I had no family living nearby. Some of my family had suspicions, especially my sister down in New South Wales, but it was very hard. She was scared as well, he had threatened her and she had two young children. My family knew a little about some of his behavioural issues because of things he’d said and done but they didn’t know the full extent. They just had noticed it was hard to contact me, and if they spoke to me on the phone he was always there. They started piecing things together. They didn’t think it made sense that I’d lost my job because they knew how passionate I was about it and how much I had loved it, but it was hard for them to piece it together without direct contact to me, and I only had a few friends who had direct contact with me.

He actually suffocated me on my birthday. I stopped breathing and it was pretty horrific. I remember seeing stars, dots in my eyes. I survived. I managed to somehow phone friends in Melbourne, and we actually had to talk in code, they gave me some code to speak to them in so as not to raise alarm bells because he was standing right next to me.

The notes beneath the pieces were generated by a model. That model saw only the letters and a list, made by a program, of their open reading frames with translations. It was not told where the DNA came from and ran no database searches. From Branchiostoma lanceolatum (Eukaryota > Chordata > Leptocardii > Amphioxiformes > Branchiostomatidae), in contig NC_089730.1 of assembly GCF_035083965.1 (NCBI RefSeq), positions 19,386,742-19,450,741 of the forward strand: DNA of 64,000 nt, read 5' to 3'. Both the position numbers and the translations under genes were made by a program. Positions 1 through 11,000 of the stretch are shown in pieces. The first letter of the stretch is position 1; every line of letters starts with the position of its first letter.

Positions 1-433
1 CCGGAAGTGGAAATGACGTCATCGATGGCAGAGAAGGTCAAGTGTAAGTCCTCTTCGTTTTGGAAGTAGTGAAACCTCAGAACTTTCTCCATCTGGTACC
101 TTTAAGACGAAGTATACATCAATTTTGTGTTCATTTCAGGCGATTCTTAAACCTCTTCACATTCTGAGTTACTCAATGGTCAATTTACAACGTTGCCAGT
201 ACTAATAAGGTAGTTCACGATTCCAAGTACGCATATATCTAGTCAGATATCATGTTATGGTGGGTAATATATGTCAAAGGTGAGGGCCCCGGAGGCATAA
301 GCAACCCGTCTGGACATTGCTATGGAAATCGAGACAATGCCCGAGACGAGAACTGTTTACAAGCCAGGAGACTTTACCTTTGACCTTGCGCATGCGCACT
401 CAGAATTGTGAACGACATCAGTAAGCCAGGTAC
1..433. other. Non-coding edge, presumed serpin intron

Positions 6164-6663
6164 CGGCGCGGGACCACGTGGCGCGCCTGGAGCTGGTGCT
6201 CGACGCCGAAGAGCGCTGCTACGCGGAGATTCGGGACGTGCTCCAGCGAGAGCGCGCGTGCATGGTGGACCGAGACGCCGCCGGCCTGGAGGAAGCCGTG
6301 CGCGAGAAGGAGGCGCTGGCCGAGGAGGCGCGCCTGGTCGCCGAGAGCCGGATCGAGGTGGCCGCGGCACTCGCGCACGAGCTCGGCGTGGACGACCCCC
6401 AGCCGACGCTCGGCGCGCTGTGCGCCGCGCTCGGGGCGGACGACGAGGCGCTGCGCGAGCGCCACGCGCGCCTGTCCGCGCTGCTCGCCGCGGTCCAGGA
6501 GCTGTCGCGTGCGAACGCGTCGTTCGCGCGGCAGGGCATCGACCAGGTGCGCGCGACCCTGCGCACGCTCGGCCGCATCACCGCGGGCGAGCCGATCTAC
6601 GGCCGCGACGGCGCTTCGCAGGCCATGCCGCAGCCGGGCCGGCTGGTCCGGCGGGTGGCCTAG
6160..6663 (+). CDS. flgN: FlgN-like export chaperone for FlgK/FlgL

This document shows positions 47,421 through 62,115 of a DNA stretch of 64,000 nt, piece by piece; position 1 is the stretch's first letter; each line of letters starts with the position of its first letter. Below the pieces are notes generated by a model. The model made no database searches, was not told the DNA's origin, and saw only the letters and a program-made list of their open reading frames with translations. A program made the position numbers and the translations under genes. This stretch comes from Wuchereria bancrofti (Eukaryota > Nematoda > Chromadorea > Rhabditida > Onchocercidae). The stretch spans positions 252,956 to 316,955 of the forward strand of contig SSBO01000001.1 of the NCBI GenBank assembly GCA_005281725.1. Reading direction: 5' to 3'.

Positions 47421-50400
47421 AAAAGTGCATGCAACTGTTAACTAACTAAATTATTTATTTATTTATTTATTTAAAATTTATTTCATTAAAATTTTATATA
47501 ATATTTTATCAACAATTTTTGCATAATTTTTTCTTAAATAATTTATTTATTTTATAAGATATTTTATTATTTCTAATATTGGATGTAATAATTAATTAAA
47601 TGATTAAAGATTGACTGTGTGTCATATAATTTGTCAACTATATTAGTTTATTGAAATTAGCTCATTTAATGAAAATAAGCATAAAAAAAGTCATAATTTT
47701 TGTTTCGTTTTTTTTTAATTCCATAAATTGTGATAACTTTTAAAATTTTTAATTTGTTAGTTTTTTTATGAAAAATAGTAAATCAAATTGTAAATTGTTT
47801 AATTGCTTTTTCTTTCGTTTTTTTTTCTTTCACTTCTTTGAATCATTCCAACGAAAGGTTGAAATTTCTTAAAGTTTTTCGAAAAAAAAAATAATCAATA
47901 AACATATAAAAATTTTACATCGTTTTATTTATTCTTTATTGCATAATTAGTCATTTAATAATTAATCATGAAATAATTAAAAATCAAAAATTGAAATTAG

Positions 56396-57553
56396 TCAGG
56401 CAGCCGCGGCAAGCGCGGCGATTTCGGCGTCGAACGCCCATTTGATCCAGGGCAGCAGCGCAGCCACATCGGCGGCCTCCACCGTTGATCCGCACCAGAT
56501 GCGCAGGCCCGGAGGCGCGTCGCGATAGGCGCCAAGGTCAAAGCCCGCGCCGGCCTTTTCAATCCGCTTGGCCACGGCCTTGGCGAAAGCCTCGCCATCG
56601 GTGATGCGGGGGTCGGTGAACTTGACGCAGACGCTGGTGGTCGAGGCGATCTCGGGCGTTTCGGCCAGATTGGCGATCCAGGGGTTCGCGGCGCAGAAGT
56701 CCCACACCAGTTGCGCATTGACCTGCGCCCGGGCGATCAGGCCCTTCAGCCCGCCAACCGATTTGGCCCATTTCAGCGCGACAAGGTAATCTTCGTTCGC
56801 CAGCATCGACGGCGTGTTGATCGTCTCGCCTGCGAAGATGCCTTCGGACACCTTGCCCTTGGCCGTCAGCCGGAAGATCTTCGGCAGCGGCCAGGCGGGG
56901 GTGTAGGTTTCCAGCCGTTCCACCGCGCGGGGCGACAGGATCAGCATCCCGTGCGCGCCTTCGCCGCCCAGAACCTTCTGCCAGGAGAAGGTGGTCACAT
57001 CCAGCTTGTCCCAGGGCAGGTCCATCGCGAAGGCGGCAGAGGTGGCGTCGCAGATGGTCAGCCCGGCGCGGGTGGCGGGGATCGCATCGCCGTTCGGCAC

My friends managed to track down my brothers and some of my sisters, and then my family spent time plotting how they were going to get me out of this situation. They phoned the police, they phoned the crisis counselling team, and it turns out they couldn’t come and take me because then they could be done with abduction, so it had to be my decision. My brother had a lot to do with junior rugby league, so he said he was coming to where I was living at the time on the NSW central coast to run a rugby clinic, and that he would take me out for coffee belatedly for my birthday.

My brother turned up and I jumped in the car. My then partner came running up to my car, and my brother said: “I’m not here to see you. I’m here to see my sister.” We drove off, and when we got down to the end of the road, my brother said: “OK, one of your sisters is flying up from Melbourne. I’ve got my best mate and my wife and another friend at a cafe down the road, and we’re going to have a coffee. Now you’ve got two choices — leave with us now, or go to the police once everyone is together and we get you a cup of coffee and settled down, and we will support you.”